The builders receive free board and lodgings and a salary of 14,000 crowns per month, in accordance with their country’s collective agreement. Not enough, cried Byggnad who demanded that their employers should adhere to Swedish standards and up their monthly earnings by 10,000 crowns.
The Latvian company’s refusal has raised the question of whether foreign workers should be forced to sign up to Swedish closed shop agreements or whether that would be a restriction on free movement of labour.
Latvia’s foreign minister Artis Pabriks told Monday’s Dagens Nyheter that, as far as he’s concerned, the European Commission can decide.
“The Latvian company isn’t being fairly treated,” he said. “This goes against our understanding of why we joined the EU. We can’t remain silent.”
Last week, the Latvian government called on the Swedish ambassador to ask for an explanation of the union’s decision. “If the answer from Sweden isn’t positive there remains nothing else to do but to challenge it,” added Pabriks.
The Swedish government has given the union blockade continuous support and discounts the Latvian plea of discrimination.
Monday’s response from employment minister Hans Karlsson only served to ruffle a few more Latvian feathers.
“We have explained the Swedish model and how the collective agreement works,” Karlsson told Tuesday’s DN. “Our system is compatible with the EU. The rules apply to everyone, regardless of nationality. So it is up to the Latvians to decide for themselves what they want to do.”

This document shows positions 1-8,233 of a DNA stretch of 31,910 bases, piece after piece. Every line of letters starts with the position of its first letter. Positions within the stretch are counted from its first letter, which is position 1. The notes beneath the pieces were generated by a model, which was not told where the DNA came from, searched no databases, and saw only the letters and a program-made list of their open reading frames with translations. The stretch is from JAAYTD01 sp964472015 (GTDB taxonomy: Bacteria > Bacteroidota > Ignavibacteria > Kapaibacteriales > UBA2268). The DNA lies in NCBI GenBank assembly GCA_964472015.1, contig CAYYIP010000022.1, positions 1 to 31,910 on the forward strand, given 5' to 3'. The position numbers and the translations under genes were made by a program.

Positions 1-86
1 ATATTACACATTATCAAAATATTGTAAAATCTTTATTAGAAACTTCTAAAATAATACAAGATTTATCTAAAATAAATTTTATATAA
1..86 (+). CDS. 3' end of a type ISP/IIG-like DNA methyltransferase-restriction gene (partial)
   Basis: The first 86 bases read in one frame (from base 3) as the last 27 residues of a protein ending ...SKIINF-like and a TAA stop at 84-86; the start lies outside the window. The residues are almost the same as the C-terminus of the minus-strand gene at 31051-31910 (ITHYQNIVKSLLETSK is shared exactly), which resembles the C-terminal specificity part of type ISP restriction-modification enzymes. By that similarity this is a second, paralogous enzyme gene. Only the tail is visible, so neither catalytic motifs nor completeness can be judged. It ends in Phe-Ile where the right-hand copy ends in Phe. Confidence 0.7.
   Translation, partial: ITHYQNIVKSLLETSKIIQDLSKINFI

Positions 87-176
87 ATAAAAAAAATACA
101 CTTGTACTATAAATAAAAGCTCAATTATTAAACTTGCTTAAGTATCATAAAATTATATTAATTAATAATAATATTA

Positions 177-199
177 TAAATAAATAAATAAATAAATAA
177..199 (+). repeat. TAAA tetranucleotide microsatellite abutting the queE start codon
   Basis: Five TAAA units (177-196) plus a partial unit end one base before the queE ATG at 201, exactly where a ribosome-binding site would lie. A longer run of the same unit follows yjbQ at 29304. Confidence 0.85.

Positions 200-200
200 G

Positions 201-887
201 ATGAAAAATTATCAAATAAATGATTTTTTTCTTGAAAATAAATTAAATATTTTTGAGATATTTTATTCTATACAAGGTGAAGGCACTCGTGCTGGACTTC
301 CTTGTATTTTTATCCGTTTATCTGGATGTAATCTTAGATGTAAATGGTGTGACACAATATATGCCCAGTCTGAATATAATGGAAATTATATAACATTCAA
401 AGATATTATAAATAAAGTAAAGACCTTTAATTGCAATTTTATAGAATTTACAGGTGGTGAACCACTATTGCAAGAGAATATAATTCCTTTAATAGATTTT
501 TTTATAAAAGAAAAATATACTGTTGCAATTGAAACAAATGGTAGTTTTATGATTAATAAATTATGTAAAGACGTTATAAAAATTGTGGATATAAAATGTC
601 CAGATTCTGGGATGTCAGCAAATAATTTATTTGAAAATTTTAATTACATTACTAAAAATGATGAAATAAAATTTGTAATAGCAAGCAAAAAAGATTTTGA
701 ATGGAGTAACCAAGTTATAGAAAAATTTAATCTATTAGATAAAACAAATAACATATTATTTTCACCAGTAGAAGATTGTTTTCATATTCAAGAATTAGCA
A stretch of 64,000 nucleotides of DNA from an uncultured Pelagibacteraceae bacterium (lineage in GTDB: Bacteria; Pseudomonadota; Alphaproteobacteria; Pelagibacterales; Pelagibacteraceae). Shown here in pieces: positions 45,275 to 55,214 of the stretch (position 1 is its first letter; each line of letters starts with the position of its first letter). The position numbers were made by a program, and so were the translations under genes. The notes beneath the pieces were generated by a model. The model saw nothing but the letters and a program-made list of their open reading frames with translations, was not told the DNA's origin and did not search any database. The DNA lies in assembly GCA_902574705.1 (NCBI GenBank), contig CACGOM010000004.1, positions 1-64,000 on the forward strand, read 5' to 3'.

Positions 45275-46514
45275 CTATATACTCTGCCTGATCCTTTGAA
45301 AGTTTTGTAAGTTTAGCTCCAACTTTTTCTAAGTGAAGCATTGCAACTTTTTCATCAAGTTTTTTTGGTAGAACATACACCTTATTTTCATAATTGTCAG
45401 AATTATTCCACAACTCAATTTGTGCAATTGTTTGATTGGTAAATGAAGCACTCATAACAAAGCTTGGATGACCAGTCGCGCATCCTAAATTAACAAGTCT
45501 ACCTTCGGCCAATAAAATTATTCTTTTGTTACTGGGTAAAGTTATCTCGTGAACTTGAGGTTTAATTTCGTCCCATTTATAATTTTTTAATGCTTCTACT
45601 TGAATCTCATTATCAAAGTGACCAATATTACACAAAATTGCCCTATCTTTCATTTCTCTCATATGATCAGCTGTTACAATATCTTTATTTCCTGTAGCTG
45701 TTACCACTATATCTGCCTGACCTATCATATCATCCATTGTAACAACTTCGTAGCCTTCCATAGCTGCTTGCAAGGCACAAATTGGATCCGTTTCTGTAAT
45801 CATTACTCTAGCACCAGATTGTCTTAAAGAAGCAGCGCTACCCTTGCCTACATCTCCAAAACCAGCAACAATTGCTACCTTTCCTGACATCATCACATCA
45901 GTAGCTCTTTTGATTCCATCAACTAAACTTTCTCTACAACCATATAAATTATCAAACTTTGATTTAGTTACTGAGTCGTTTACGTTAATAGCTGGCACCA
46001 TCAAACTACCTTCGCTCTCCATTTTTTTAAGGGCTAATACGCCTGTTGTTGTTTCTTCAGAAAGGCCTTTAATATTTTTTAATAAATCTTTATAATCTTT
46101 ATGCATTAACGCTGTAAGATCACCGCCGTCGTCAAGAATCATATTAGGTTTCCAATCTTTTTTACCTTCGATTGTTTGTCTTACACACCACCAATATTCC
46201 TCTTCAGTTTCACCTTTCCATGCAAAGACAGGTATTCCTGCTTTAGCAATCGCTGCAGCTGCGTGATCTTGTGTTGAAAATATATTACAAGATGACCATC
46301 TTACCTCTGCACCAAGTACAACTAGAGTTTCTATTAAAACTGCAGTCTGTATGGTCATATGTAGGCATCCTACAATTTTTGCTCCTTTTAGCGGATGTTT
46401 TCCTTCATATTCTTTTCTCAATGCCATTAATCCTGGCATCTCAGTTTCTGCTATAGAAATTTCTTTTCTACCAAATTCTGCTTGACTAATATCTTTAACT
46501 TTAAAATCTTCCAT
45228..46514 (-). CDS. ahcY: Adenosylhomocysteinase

Karlsson refused to speculate on the outcome if the case was taken to the EU court but rejected any suggestions that Sweden should consider the introduction of statutory minimum wages instead.
According to DN, if the two Baltic neighbours battle it out in Brussels, there could be long-term consequences for Sweden. In what would be an unprecedented case, there is no guarantee that Swedish collective agreements would stand up in the EU court.
Day three of DN’s coverage revealed on Wednesday that the Swedish Electrician’s Union had decided to offer a round of sympathy action.
The union threatened to blockade the Vaxholm school and a house on the Stockholm outskirts, which is being renovated by the Latvian building company at the centre of the bother.
The Latvian builders are still hammering away in Vaxholm, which begs the question of what actually constitutes a blockade in Sweden. But that is set to change in the next few days, as Torgny Johansson, the chairman of Byggettan – the Stockholm branch of Byggnad – told Swedish Radio.
“From Friday, the electricians will stop working,” he said. “That means that within a few days all work there will completely come to a halt since there won’t be any electrical power at the site.”